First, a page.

Release Date: September 4, 2012
Publisher: Penguin | Riverhead Books
Pages: 306 pages
Source & Format: From Kristina; Paperback ARC
Amazon | Goodreads
Summary (from Goodreads)
In 1920, Elsa Emerson, the youngest and blondest of three sisters, is born in idyllic Door County, Wisconsin. Her family owns the Cherry County Playhouse, and more than anything, Elsa relishes appearing onstage, where she soaks up the approval of her father and the embrace of the audience. But when tragedy strikes her family, her acting becomes more than a child's game of pretend.
While still in her teens, Elsa marries and flees to Los Angeles. There she is discovered by Irving Green, one of the most powerful executives in Hollywood, who refashions her as a serious, exotic brunette and renames her Laura Lamont. Irving becomes Laura's great love; she becomes an Academy Award-winning actress - and a genuine movie star. Laura experiences all the glamour and extravagance of the heady pinnacle of stardom in the studio-system era, but ultimately her story is a timeless one of a woman try to balance career, family, and personal happiness, all while remaining true to herself.
Thoughts on Laura Lamont's Life in Pictures
I have been intrigued by Laura Lamont's Life in Pictures ever since I spotted it at the bookstore last year. The summary sounded like something right up my alley - historical fiction, movie stars and the Golden Age of Hollywood. Y'all probably don't know this, but I love classic old movies. I used to be addicted to the Turner Classic Movies channel, and I've got an entire shelf dedicated to my classic movie collection. Audrey Hepburn, Grace Kelly, Cary Grant, Jimmy Stewart, Vivien Leigh... I could watch these stars again and again!
In that vein, I'm also in love with reading biographies of famous classic movie stars. There's something so fascinating about finding out about their lives and loves behind the camera. Movie stars could stir up a scandal, even then. So, I was really excited about this book and was thrilled when Kristina offered to send me her copy. I knew that Laura Lamont was a fictional character - not a real actress from the Golden Age - but I was still hoping that Straub would recreate that classic glamour with this character and this story.
Laura Lamont, born Elsa Emerson, was the youngest of three girls. Born in Wisconsin, her parent's owned and operated a playhouse that helped instill in her a love for the stage from a very early age. But tragedy strikes, and the family dynamic is never the same. So, Elsa marries and heads to Los Angeles with her husband, an actor. The marriage is her chance to get away and to leave the pain and sadness behind. She's ready to support her husband in his acting career - perfectly happy to be the lovely wife on his arm. But a powerful movie executive sees more in Elsa... He refashions her into Laura Lamont and helps launch her movie career.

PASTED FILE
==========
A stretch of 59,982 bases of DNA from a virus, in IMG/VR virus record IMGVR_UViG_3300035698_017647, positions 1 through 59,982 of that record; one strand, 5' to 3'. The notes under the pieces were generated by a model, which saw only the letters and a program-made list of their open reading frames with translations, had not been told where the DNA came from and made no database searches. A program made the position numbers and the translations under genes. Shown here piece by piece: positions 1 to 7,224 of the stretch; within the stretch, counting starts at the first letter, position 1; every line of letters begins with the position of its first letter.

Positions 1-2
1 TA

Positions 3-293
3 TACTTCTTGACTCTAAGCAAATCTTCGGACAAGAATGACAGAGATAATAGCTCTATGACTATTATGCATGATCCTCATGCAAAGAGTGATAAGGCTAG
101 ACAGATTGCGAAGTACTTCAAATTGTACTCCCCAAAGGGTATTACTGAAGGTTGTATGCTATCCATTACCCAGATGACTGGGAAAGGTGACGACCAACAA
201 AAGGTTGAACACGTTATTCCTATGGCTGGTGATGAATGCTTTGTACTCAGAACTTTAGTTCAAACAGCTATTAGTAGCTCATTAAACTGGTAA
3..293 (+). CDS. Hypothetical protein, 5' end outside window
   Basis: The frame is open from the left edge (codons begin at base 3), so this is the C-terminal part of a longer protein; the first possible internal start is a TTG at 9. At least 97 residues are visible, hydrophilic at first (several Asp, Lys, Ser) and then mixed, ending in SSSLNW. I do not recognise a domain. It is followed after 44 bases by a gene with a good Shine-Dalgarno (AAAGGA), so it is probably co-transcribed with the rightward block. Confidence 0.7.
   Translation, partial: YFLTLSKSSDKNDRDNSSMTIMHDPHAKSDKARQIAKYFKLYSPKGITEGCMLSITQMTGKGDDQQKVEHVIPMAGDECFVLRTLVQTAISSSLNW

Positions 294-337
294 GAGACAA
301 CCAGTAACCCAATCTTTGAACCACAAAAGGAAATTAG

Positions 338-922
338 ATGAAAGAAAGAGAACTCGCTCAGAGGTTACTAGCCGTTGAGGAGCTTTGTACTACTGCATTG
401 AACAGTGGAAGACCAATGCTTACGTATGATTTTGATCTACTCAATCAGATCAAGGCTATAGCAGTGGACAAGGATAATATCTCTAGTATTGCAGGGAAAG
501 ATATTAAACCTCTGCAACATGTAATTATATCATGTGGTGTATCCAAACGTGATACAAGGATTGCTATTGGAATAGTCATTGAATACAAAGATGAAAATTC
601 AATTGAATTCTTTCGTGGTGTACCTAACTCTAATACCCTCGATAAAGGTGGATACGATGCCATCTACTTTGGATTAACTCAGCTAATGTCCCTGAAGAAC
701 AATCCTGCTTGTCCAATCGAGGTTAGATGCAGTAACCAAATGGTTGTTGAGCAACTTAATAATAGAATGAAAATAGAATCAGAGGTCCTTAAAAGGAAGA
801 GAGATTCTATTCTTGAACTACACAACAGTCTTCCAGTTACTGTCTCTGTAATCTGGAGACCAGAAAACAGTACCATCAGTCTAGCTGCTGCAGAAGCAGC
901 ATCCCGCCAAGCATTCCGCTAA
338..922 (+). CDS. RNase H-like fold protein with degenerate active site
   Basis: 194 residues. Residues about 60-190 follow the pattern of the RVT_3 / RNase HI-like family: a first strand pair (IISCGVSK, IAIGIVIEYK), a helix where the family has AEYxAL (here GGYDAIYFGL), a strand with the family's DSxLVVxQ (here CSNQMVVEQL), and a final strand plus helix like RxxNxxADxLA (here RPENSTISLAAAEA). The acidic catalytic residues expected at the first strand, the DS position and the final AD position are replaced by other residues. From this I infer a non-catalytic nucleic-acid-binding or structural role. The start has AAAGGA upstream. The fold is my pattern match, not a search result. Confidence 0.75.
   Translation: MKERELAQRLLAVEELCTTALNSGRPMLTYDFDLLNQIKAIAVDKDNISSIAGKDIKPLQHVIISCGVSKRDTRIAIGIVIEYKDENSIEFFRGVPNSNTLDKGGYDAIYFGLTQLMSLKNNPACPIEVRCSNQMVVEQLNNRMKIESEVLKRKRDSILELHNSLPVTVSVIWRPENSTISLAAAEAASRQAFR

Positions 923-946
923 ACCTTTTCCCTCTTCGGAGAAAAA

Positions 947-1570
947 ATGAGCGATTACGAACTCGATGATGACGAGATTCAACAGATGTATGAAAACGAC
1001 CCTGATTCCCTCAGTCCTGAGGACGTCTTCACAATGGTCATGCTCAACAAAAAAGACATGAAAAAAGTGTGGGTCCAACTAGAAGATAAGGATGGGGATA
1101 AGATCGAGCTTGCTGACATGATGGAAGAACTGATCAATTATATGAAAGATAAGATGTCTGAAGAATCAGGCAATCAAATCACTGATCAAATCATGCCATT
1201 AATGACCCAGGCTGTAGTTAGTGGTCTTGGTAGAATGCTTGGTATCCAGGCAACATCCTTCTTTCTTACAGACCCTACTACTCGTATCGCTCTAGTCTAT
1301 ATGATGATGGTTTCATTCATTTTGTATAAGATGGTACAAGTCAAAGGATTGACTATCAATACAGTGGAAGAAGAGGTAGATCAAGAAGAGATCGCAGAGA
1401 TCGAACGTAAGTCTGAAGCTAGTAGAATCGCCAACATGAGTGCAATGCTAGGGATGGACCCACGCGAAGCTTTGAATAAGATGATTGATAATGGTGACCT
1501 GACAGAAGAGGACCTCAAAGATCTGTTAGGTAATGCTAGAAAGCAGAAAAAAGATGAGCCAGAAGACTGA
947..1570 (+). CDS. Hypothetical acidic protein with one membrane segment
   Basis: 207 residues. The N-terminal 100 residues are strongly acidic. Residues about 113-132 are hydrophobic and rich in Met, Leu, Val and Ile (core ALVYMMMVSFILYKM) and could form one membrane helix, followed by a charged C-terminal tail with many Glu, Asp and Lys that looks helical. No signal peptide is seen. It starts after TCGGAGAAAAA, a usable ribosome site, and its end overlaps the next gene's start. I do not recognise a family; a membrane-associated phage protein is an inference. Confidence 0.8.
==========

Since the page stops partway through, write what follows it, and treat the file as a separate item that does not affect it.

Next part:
Sounds exciting, right? Unfortunately, this book was missing one thing that was absolutely vital for it to be a good read: an interesting leading lady. For a book and a story like this to work, Laura Lamont needs to come alive. I needed to believe that she could light up a screen, enchant audiences and have that halo of glamour that defined successful actresses in the studio-system era. Instead, Laura Lamont just limps across the page. I didn't feel like her had any spark, any pizzaz, anything to make me invested in the character's story. I had a hard time believing that someone so bland was supposed to be a small-town girl turned starlet. The book is centered around Laura Lamont, and yet I felt like she had the least character development. There's no engagement with her life - it's as if things are just happening to her (or we're being told that they are) rather than her exerting any effort or having any agency or voice.
I also assumed the book would largely focus on the heyday of her career. Instead, the book is a collection of moments throughout her life. A brief introduction to Laura when she's Elsa, a glimpse into her first marriage, some reflections on her stardom and then a huge portion is dedicated to her life after her career has fizzled out. The novels ambition - to follow Laura throughout her life - felt like one of it's biggest weaknesses. I would have preferred a book that focused on a small period of time in depth rather than try to portray so much in way that just skims the surface.
There's very little attention given to major historical events during those time periods, and there's also very little dialogue. It left my feeling like Laura was disconnected from reality. The lack of dialogue made it feel heavy and slow, which is shame because so many movies from that era had really quick, clever dialogue that was so smart. Just watch a scene from His Girl Friday starring Cary Grant and Rosalind Russell to see what I mean. This book had the chance to really showcase what was so great about movies created at that time while also showcasing the negatives of being an actor during the studio-system era. Straub briefly touches on what it was like to be stuck in a studio contract, with your every action controlled by executives, but it's just a minor mention in the larger story of Laura's life.
I wanted so badly to like this book, so it makes me really sad that it ended up reading like a really boring biography of someone with no personality and who didn't change at all in their entire lifetime. It's an ambitious attempt that didn't live up to expectations due to cardboard characters, lack of focus, too much exposition and not enough dialogue. You want classic Hollywood scandal and glamour? I'd advise you to look elsewhere. It's a shame that a book set during a time period I find so fascinating only left me feeling incredibly detached.
"That was what love was, though, wasn't it? Holding each other's misery as close as your own?"